However, don’t complain about having to work under pressure.

Example Answer

I believe I do a great job of handling stress and working under pressure. I’m usually able to remain calm and collected for the sake of the work and to help my coworkers cope with the stress as well.

3. What Makes You Unique?

Why This Question is Asked

This question is meant to test your ability to self-assess on the spot. It also gives the interviewer insight into how you fit the role better than other candidates.

What to Focus On When Answering This Question

This is a chance for you to highlight certain traits and skills that are part of the job description.

Your answer should be compelling and reflective of what you can do. Show how your unique abilities can contribute to the company’s success.

What To Avoid When Answering This Question

Don’t mention strange habits or odd hobbies. This question is about what makes you unique professionally.

Also, stay away from “I’m a hard worker” and other generic answers like that.

Example Answer

I’m a people person and have always found it’s easy for me to relate to others and work in team settings.

4. Why Do You Want This Job?

Why This Question is Asked

With this question, the interviewer is trying to see how much you know about the position and the company.

They also want to learn more about how the job fits your career path and how it’ll help you develop.

What to Focus On When Answering This Question

Your response should show your enthusiasm about the positions and about joining the company.

It should also focus on the job itself and how your skills/passion align with it.

What To Avoid When Answering This Question

Don’t talk about the money, whether saying you need it or it’s better than your previous job.

This comes off as materialistic and makes you seem like you’re only here for a paycheck.

Also, don’t simply state that you’re qualified. It’s more than likely that the other candidates are also qualified.

You need to prove that you can add value to the company.

Example Answer

I want this job because I enjoy [specific task(s)]. I believe I have the skills to help me achieve impressive results and this position gives me room to get even better.

5. What Are You Passionate About?

Why This Question is Asked

The interviewer wants candidates who are excited about life and work; those who bring uplifting energy and have interests that match the type of job they’re hiring you for.

What to Focus On When Answering This Question

Your response should add to your value as an employee, so pick topics/aspects that both interest you and tie back to the position at hand.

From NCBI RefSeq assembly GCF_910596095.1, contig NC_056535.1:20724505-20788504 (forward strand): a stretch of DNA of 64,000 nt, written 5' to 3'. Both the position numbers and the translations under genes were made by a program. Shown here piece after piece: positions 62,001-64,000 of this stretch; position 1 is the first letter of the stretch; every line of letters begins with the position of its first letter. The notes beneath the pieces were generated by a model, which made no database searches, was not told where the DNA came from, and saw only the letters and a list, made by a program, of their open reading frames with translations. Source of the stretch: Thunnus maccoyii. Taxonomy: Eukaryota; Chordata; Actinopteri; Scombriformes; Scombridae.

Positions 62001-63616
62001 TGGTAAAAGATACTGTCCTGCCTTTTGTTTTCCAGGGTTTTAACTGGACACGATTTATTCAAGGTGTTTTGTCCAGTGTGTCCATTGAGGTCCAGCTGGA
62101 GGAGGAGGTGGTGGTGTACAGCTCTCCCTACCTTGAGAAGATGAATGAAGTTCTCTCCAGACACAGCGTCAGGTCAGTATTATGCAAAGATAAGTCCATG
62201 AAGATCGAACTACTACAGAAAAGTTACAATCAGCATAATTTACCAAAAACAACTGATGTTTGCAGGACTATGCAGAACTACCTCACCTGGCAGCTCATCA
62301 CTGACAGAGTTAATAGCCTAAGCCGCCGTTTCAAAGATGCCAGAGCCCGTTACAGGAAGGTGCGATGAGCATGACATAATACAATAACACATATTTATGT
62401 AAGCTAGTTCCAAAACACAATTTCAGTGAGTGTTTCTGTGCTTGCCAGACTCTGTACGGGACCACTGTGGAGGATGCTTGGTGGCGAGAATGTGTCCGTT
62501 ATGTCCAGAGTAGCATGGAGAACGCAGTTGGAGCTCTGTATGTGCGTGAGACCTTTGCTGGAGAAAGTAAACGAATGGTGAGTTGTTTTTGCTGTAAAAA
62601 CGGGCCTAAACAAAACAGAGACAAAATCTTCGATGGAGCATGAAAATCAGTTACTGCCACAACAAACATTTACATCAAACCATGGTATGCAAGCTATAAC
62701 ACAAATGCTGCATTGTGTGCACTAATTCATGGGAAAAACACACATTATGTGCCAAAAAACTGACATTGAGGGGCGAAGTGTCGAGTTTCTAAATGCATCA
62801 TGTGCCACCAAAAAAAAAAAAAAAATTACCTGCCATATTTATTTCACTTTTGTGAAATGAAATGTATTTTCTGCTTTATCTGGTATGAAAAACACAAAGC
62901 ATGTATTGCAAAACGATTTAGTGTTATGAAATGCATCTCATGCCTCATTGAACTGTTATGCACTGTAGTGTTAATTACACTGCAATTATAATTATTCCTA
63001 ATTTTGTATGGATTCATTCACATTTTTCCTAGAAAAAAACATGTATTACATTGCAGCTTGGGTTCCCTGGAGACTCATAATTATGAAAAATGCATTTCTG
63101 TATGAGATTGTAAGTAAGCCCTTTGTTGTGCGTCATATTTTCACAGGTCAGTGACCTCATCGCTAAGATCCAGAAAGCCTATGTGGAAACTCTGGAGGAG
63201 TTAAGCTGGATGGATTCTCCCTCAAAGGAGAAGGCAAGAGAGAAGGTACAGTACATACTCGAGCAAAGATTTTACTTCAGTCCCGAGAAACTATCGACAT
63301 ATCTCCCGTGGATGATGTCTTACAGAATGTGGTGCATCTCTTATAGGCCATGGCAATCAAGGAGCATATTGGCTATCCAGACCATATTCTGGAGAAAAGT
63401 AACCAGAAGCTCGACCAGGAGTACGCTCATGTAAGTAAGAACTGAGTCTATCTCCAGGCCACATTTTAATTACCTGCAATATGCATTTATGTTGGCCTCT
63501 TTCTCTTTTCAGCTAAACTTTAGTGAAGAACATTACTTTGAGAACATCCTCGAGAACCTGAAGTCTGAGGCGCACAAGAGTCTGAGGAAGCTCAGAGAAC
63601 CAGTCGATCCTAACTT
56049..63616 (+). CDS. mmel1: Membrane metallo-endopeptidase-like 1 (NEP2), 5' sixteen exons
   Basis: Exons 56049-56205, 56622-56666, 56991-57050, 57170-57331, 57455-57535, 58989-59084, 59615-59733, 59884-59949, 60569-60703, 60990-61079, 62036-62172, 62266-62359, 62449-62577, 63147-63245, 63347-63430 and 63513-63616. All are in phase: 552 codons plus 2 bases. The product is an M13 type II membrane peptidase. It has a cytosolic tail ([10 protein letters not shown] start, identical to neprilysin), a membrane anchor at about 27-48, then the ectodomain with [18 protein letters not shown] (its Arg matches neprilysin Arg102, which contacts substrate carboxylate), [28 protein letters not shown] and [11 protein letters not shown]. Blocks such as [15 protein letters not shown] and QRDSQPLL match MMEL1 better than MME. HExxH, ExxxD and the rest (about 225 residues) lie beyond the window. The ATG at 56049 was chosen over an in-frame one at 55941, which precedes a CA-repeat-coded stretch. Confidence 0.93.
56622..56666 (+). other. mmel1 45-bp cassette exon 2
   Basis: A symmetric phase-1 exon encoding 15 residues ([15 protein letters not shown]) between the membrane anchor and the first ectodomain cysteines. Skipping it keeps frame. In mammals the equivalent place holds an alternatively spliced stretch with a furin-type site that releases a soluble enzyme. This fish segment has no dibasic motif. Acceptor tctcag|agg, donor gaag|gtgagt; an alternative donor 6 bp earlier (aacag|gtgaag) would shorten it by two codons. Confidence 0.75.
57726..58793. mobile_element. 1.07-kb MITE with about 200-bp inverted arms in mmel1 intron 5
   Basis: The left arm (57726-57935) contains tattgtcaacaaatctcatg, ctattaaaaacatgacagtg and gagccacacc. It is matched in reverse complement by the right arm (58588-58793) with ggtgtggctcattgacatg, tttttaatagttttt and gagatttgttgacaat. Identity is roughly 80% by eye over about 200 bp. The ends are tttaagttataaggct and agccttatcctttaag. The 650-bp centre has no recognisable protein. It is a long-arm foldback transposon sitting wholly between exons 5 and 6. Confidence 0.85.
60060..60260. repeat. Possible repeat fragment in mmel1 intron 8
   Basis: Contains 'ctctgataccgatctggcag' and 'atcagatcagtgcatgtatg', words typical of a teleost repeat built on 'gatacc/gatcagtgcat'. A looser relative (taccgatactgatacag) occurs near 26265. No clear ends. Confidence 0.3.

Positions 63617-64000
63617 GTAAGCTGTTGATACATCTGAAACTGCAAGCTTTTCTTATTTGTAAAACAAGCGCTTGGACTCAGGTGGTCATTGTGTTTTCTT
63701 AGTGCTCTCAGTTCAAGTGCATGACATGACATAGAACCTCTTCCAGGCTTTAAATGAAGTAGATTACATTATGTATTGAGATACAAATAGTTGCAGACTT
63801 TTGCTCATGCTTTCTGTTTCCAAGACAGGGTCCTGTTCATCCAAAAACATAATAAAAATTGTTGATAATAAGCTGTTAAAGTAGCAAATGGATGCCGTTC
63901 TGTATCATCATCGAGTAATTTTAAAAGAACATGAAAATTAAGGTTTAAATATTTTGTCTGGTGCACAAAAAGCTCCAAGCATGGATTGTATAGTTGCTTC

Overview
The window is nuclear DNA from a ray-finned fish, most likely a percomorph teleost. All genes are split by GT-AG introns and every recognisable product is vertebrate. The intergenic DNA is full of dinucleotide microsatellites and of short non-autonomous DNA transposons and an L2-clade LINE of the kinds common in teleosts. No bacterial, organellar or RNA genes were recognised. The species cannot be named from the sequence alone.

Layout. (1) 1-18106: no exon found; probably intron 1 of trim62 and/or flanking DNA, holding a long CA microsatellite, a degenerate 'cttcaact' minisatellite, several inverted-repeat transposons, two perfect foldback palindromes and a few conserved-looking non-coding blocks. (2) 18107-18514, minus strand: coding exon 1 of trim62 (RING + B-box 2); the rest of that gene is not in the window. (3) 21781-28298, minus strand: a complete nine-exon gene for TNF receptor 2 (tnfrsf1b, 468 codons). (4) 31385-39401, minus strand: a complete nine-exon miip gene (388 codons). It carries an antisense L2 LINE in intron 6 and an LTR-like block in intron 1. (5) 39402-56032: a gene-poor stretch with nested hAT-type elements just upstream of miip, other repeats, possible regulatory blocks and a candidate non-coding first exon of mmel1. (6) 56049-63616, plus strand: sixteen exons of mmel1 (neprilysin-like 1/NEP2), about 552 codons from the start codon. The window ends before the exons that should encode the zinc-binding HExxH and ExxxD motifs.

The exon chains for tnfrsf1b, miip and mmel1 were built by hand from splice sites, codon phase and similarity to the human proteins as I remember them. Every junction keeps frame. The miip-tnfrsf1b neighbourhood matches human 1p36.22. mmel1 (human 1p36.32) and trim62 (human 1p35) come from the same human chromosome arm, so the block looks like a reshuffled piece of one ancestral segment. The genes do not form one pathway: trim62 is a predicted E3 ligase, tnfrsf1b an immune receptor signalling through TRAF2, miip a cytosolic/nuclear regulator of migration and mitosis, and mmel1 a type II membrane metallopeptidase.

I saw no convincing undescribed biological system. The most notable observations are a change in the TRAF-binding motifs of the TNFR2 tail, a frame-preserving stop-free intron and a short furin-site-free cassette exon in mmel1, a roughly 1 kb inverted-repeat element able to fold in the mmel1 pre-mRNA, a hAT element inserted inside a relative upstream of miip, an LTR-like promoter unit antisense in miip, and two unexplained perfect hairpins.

This can be the field itself (software, medicine, fashion, etc.) or a skill that helps you do the job (interacting with people, a time-oriented sport, and so on)

What To Avoid When Answering This Question

Don’t mention many things that you’re “passionate” about, otherwise, you’re devaluing the concept of passion.

Keep it simple with a single area of interest.

Example Answer

One area that I’m passionate about is self-development, both in my personal and professional life. I love learning new things, whether a new recipe or a new computer skill!”

Additional Tips for Peer Interviews

To ensure that you come up with great answers, keep in mind the following tips for landing a great interview.

How Do You Prepare for a Peer  Interview?

Practicing common peer interview questions along with familiarizing yourself with proper interview etiquette is crucial for a successful interview.

Additionally, don’t forget to research the company and its cultural values.

What Should You Wear to a Peer Interview?

Proper attire for interviews typically involves a smart casual or semi-formal outfit with simple patterns and neutral colors.

Avoid wearing anything too flashy, unkempt, or casual.

How Should You Introduce Yourself In a Peer Interview?

Introduce yourself using your name while standing up, maintaining eye contact, and offering a polite smile.

What Questions Should You Ask at the End of a Peer Interview?

A peer interview isn’t just for them to get to know you, but also for you to learn more about your coworkers and the work environment.

1. Can You Tell Me the Most Challenging Part of this Position?

This question helps you build a realistic expectation of the job and prepare for the worst possible scenario.

It also gives you insight into aspects that employees in the company find hard to manage.

2. Does the Company Support You in Development?

If you’re worried about employee development, ask about that.

This also shows you’re looking for opportunities to grow professionally.

3. Will We Be Working Together Directly?

This establishes a base for familiarity later on and shows you’re already excited to work together as a team.

Frequently Asked Questions

Before you go into your next interview, wrap up your preparation process by looking at the following questions for additional details.

How Do You Know a Peer Interview Went Well?

If the interview felt more like a conversation between colleagues, lasted a bit longer than expected, and included a thorough description of your role’s responsibilities, then it probably was a success.

What is the Disadvantage of Peer Interviews?

The biggest disadvantage is that the interviewer might feel threatened as an employee by the potential new hire, so they end up making a hiring decision based on their insecurity.

Wrapping Up

Coming up with answers to peer interview questions on the spot can be overwhelming.

But you can expect many of the 10 questions we discussed today to pop up across different companies.

Preparation is key to acing peer interviews, so be sure to go through each question so you can understand the most important points to cover in your responses.